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Continuing the work of the ‘Vienna Circle’, philosopher Carl Hempel created explanatory models to ground scientific inquiry in logic and empirical truth. Beginning with the physical sciences, he explored the application of these models to the social sciences as well. Terrestrial archaeologists incorporated Hempelian concepts by calling for global changes in archaeological methodology. These changes, explicitly designed to maximize data collection (a necessary first step to develop archaeological general laws crucial to Hempelian explanation and confirmation), were developed using particular idiosyncratic geographical cues that would undermine archaeology if implemented in other contexts. In this article, I argue that similarly unconscious artifacts of particular archaeologists’ goals and locations have also governed underwater archaeology’s growth as a discipline, much to its detriment. It is my hope that understanding the philosophical and archaeological issues that have led archaeology to this point will help to move archaeology (both land and sea) forward.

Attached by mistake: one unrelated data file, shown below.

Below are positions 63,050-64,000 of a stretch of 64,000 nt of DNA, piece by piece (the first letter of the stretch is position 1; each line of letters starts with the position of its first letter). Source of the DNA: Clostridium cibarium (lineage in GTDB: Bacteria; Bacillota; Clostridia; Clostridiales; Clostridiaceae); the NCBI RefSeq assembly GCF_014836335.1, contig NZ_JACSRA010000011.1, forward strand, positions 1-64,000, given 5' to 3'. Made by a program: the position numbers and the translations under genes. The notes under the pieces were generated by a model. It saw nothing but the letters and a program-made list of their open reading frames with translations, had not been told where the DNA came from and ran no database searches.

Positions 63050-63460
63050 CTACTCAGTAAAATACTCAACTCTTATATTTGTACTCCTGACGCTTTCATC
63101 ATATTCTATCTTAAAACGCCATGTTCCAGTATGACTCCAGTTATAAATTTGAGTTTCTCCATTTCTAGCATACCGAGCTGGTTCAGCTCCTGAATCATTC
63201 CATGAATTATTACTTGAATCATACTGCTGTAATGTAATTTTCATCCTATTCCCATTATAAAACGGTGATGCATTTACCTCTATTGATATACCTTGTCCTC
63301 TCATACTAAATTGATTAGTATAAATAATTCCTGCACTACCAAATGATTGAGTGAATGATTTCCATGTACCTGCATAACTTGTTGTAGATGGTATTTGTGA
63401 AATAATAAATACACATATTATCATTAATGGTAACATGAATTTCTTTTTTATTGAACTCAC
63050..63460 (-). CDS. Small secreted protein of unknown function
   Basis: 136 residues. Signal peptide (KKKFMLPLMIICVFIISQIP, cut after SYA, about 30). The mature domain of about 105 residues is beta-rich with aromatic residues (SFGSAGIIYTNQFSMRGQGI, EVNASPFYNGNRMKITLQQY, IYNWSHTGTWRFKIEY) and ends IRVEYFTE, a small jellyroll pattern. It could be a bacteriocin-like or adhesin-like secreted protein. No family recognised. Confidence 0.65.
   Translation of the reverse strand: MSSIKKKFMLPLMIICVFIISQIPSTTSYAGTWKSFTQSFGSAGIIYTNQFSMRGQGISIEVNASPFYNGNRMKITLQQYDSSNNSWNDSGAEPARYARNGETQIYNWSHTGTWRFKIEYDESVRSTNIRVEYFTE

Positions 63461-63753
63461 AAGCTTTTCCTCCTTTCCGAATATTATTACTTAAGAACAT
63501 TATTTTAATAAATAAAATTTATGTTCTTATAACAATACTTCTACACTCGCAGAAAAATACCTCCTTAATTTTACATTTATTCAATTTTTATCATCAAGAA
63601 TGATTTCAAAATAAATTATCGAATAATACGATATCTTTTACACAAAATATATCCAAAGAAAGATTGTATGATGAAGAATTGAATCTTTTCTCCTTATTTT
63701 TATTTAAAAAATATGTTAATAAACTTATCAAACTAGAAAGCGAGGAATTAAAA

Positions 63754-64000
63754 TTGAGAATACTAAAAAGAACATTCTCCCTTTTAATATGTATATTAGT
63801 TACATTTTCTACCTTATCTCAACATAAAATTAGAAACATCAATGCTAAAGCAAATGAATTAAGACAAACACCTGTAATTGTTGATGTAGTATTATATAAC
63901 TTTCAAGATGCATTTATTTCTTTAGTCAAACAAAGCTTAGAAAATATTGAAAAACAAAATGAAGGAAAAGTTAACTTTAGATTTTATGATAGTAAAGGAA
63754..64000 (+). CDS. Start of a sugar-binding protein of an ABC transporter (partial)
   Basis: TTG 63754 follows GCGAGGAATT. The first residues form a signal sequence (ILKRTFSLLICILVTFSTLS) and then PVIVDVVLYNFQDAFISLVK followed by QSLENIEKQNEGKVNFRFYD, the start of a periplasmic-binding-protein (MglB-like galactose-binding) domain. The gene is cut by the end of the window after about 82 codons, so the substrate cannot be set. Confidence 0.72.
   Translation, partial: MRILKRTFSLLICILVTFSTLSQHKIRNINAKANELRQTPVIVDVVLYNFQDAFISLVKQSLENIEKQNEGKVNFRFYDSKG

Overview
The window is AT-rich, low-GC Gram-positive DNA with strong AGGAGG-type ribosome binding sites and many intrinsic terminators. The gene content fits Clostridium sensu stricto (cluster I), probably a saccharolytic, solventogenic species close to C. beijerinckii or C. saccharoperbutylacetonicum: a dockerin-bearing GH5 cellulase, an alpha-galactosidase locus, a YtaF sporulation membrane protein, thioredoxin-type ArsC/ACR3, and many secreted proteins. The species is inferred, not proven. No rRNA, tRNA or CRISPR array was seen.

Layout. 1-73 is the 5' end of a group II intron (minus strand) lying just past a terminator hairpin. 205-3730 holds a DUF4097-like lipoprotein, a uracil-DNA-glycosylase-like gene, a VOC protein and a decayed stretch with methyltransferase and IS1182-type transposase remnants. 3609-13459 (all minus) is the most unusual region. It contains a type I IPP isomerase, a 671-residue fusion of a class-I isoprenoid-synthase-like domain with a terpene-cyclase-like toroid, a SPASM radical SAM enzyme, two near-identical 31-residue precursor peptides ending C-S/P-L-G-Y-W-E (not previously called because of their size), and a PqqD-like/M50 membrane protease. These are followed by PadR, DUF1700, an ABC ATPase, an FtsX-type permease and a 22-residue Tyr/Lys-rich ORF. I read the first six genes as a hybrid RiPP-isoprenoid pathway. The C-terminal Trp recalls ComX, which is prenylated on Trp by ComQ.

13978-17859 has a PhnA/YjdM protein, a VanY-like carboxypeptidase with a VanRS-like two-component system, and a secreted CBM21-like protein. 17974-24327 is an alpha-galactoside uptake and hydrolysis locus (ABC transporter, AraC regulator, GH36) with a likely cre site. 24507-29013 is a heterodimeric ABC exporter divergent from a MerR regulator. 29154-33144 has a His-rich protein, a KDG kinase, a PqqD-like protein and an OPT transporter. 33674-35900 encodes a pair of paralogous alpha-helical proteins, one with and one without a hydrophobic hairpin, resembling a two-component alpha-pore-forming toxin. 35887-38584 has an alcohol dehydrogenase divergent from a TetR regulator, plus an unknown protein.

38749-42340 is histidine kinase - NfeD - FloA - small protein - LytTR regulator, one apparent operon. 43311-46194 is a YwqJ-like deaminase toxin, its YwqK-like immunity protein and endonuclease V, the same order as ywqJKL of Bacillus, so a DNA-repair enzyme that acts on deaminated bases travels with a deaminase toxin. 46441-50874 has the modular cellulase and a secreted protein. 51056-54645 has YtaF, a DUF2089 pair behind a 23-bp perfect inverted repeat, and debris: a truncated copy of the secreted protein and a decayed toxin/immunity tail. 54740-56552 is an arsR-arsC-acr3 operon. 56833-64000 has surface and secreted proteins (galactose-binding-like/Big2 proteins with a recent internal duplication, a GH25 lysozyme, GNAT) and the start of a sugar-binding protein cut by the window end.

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© 2012 by the International Society for the History of Philosophy of Science. All rights reserved.